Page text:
The Food & Agriculture Organization (FAO) told a conference in Portugal recently that governments should consider regulations that require special labels on all livestock feed produced using ingredients that have been genetically modified (GM).
Controversially, FAO also called on governments to "contain" the use of antimicrobials in feed and livestock production and consider the use of irradiation to control microbial agents in livestock feed.
FAO is part of the United Nations' (U.N.) system.
In a report to its regional conference on Europe, FAO recommended that governments "establish policies and programs for the evaluation, authorization and labeling of feed containing GMOs (genetically modified organisms)." FAO also caution that "these programs should be no more restrictive than required to meet legitimate objectives."
The issues of labeling feed produced using GMO ingredients, irradiation and restrictions on the use of antimicrobials are highly controversial within industry and government circles in many countries. Still, FAO decided to press ahead cautiously with recommendations for government action in these areas.
For antimicrobials, FAO said more research needs to be undertaken on the risk to human health of using these products in livestock production. The organizations said governments should curtail industry use of these drugs in areas like growth promotion.
"The need for the containment of anti-microbial resistance due to the use of anti-microbials in livestock, including their addition to feedstuffs, is gaining much attention," said FAO. "Anti-microbials are used for therapeutic, prophylactic or growth purposes, and, in the latter case, they are added to feed and/or water. Even first-line antimicrobials (e.g. glycopeptides) are being used as feed additives for growth promotion. The assessment and containment of public health risks associated with the use of antimicrobials in livestock is a matter of priority."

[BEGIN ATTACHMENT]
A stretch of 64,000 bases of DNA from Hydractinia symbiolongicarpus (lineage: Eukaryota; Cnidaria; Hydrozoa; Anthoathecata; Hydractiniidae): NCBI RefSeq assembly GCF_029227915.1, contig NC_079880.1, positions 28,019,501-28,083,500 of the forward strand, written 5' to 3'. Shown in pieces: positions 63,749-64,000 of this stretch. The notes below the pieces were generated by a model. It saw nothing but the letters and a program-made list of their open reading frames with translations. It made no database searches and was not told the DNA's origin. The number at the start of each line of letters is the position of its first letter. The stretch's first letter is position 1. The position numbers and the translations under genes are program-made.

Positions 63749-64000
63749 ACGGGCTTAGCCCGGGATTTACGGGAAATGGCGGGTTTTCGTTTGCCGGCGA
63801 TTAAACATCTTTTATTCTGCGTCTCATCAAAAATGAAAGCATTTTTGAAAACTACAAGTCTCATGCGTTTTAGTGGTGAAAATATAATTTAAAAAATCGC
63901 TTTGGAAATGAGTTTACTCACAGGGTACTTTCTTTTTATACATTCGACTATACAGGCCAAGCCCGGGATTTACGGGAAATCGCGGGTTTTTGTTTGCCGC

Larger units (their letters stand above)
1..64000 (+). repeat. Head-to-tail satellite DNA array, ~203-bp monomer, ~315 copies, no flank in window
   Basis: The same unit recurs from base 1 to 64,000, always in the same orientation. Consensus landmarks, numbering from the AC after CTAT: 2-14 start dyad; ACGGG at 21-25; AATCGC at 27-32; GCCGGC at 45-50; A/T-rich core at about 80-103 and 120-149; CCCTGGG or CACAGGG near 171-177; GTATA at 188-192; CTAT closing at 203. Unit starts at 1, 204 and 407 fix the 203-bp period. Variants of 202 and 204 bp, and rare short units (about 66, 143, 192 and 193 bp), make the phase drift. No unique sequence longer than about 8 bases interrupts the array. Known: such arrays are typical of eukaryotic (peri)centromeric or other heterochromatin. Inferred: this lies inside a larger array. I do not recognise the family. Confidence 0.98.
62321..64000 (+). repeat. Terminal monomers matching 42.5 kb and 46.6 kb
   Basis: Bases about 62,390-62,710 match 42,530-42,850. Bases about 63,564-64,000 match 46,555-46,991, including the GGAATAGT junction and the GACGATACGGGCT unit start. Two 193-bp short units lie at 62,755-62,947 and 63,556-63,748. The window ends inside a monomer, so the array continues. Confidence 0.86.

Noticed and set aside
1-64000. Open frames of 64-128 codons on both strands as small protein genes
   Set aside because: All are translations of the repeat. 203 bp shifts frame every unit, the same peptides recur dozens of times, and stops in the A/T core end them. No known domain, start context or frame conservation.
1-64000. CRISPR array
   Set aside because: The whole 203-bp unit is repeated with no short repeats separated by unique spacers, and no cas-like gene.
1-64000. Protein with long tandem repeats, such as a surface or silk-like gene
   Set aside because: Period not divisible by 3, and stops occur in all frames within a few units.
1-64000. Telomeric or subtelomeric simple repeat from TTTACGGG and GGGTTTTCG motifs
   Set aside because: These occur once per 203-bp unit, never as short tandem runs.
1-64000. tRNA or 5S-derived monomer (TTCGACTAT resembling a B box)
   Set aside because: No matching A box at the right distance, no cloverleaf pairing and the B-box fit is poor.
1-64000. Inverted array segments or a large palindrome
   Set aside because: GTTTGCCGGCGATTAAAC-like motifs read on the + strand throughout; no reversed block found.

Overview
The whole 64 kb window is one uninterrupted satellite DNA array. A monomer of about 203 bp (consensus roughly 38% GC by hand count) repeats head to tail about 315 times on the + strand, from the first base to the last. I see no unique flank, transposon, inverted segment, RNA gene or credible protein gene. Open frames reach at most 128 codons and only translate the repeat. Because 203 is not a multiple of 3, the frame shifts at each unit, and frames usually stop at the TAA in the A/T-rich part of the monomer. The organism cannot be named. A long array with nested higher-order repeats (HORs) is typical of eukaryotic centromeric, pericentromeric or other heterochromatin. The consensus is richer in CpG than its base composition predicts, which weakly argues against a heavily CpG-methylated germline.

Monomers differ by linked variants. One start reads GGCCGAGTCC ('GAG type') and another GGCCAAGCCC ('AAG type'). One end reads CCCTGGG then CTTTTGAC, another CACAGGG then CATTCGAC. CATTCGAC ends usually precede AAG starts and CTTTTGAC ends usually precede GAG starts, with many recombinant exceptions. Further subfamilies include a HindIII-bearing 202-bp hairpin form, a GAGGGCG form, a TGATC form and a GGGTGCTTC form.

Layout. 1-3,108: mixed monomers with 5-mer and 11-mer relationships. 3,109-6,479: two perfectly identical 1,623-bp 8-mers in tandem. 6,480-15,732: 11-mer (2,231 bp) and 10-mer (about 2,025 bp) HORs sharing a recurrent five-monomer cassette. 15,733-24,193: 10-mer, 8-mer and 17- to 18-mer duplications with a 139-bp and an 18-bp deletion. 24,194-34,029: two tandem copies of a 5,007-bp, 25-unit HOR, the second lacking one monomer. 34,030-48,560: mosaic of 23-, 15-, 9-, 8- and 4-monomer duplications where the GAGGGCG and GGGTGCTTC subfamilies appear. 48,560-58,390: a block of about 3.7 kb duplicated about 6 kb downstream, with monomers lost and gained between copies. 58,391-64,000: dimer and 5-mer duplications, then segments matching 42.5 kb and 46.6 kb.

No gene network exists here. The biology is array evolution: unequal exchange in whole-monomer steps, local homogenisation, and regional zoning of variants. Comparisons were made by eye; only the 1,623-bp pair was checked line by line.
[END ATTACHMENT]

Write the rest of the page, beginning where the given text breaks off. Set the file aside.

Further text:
FAO also cautioned EU governments in its report that because of the volume of imported ingredients, it is inevitable European feed will contain GMOs.
"Given that approximately 60% of soybeans planted in the U.S. are GMOs, and this is a principal source for importing into Europe, it is inevitable that they are likely to be present in compound feeds made in the European region," said FAO. "This also applies to maize products."
The planting in error of GM oilseeds and corn has become controversial within the EU since last spring, after two seed companies reported that some of their seed sold to EU farmers was believed to have contained GM product. Opponents of GMOs demanded the crops be destroyed.
FAO acknowledged there is no proof at present that GM crops pose any risk.
"While there are no proven harmful effects about the transfer of modified DNA along the food chain, there has been public concern and recent incidents involving protests against this practice," FAO said.
The organization suggested governments encourage further research into any hazards associated with these crops. A more immediate task for the international community is to work out a global consensus on how to deal with GMOs, said FAO.
"What is essential in the short term, however, is to achieve consensus in the international community concerning the approach to the evaluation and regulation of GMOs in food and feed," FAO said in its report prepared for the July 24-28 conference in Porto, Portugal.
FAO said there is already international consensus in several areas in this debate over GMOs. These areas include:
* "That the concept of substantial equivalence elaborated by OECD (Organization for Economic Cooperation & Development) is the most practical approach to address the safety evaluation of food or feed components;
* "The safety evaluation itself should follow risk analysis principles as elaborated by relevant international organizations, including a precautionary approach in cases where there is insufficient knowledge or understanding to support an exhaustive risk assessment, and
* "There is also agreement on the consumer's right to be informed of how their food is produced."
The U.N. body makes a series of additional recommendations in its report, Food Safety & Quality as Affected by Animal Feedstuff. The complete report is available on the FAO web site.
These recommendations call on governments to review all existing feed legislation. FAO said governments should make sure they actively participate in the work of international standard setting bodies like the Codex Alimentarius. Governments should also actively support research into any public health risks associated with feed and integrate rapid testing procedures aimed at finding any hazards in feeds into their regulatory structure. FAO governments should make sure they use a multidisciplinary scientific approach when they regulate the feed industry. Governments should also encourage an active dialogue among livestock producers, the feed industry and regulators when they are designing regulations for the feed industry.
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Last Updated on 7/31/00
By Karen Lutz Benbrook